The question of how to get more people to attend open town meetings is pretty much as old as that venerable form of legislative government itself. Recently the Mansfield Select Board had a discussion about it, and for the most part the results were predictable and ignored the real root of the problem.

Mansfield’s town meeting has a quorum requirement. At least 200 of the roughly 15,000 registered voters must attend before the body can conduct town business. That might seem a low threshold, but like other towns, Mansfield struggles to reach it. Meetings are often frustratingly delayed waiting for a quorum, and the average attendance is probably below 300. Only for controversial, emotional issues does it venture into slightly higher numbers.

Why so low? Well, some think it is the modern lifestyle. Some believe it is the wide range of competing entertainment options today. Others insist local officials haven’t made information about town meeting as accessible or easily understandable as they can and should.

Speaking from personal experience as someone who has been going to town meetings for over 45 years and run one as a town moderator for the last dozen, allow me to explain the mystery of why town meeting attendance in most communities is so low.

People. Don’t. Care.

Sorry, but it’s true. Most think gathering in a school auditorium on a weeknight to discuss the details of budgets approaching $100 million is boring, pointless and a waste of time. And they are not wrong.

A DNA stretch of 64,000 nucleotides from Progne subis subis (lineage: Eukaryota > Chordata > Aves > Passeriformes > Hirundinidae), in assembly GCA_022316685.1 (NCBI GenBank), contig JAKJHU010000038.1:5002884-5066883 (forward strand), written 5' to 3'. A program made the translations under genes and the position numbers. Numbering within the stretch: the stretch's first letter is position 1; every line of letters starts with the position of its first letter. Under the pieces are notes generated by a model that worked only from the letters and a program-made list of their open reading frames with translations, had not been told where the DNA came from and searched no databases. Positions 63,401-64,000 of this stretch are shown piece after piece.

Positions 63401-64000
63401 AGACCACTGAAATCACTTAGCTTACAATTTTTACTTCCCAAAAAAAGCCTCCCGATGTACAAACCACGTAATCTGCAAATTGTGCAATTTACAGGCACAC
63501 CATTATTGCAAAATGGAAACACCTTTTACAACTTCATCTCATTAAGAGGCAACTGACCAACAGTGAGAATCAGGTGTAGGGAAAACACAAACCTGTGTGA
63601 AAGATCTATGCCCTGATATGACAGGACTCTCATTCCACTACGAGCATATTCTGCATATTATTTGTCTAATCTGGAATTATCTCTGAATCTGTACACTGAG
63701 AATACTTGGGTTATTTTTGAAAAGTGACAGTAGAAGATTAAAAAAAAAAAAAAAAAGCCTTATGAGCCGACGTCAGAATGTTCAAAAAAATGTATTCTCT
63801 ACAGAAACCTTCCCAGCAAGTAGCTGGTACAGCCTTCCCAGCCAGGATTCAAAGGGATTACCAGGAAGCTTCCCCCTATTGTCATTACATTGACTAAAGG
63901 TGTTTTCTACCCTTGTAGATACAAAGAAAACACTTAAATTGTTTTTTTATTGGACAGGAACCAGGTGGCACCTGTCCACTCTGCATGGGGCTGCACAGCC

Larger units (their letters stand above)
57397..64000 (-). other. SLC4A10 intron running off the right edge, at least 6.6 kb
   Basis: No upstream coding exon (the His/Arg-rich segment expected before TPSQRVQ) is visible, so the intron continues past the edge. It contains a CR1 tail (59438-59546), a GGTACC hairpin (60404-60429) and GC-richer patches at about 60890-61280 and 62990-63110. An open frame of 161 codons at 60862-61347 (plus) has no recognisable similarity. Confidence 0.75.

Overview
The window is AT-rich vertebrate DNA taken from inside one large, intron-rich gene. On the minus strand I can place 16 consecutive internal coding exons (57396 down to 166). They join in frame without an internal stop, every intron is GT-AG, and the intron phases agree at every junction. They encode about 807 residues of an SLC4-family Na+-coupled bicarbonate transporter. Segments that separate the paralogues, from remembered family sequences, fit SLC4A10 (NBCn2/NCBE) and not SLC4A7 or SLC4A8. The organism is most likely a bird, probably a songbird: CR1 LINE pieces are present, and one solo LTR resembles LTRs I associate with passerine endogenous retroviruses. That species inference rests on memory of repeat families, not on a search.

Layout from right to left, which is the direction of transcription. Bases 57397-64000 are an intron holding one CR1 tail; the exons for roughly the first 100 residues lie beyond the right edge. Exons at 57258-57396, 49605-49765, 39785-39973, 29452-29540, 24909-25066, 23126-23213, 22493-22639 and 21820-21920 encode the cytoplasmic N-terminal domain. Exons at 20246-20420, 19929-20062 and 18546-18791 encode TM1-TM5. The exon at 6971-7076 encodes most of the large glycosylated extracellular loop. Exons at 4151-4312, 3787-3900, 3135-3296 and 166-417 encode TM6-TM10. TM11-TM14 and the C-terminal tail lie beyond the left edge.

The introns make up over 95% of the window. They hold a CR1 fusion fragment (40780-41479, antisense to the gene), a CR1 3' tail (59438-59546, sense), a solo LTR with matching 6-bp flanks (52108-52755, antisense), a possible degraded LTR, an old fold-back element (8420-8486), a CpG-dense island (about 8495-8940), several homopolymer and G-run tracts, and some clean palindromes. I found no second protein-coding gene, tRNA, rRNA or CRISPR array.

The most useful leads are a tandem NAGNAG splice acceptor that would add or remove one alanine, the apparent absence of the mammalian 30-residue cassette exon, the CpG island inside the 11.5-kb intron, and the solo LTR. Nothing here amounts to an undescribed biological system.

Unless there is an override question, a zoning amendment that personally affects them, or they have some direct personal interest in something being voted on — town meeting is simply not going to attract many voters. That’s not an opinion, it’s a fact. Don’t take my word for it. Just look at local attendance numbers.

Yet unfailingly, one of the first solutions many put forth to the problem of citizens not going to meetings is to offer to hold more meetings to entice them to go to the meeting. Really?

While no doubt motivated by a real desire to make things better, those suggesting this show a misunderstanding of the problem. There is more information available today than at any time in history. Just by touching their phones or sitting at their computers, voters can access more information in a few seconds than earlier generations could in a month or more. But you have to want to see it.

What voters really want is the opportunity to elect town officials to decide these things, and then un-elect them if they don’t like the job they have done. They don’t want to spend their valuable time rubber-stamping budgets that in practicality have already been decided before the meeting.

Eliminate the quorum, Mansfield. There is no magic in the number 200. Let whoever cares enough to show up at town meeting vote.

Then elect a charter commission, and move to a town council/town manager form of government like most of the country has.

People are not the problem. It’s the system. You can’t make local government better if you aren’t willing to change what is really the problem.

Bill Gouveia is a local columnist and longtime local official. He can be emailed at billsinsidelook@gmail.com and followed on Twitter at @Billinsidelook.

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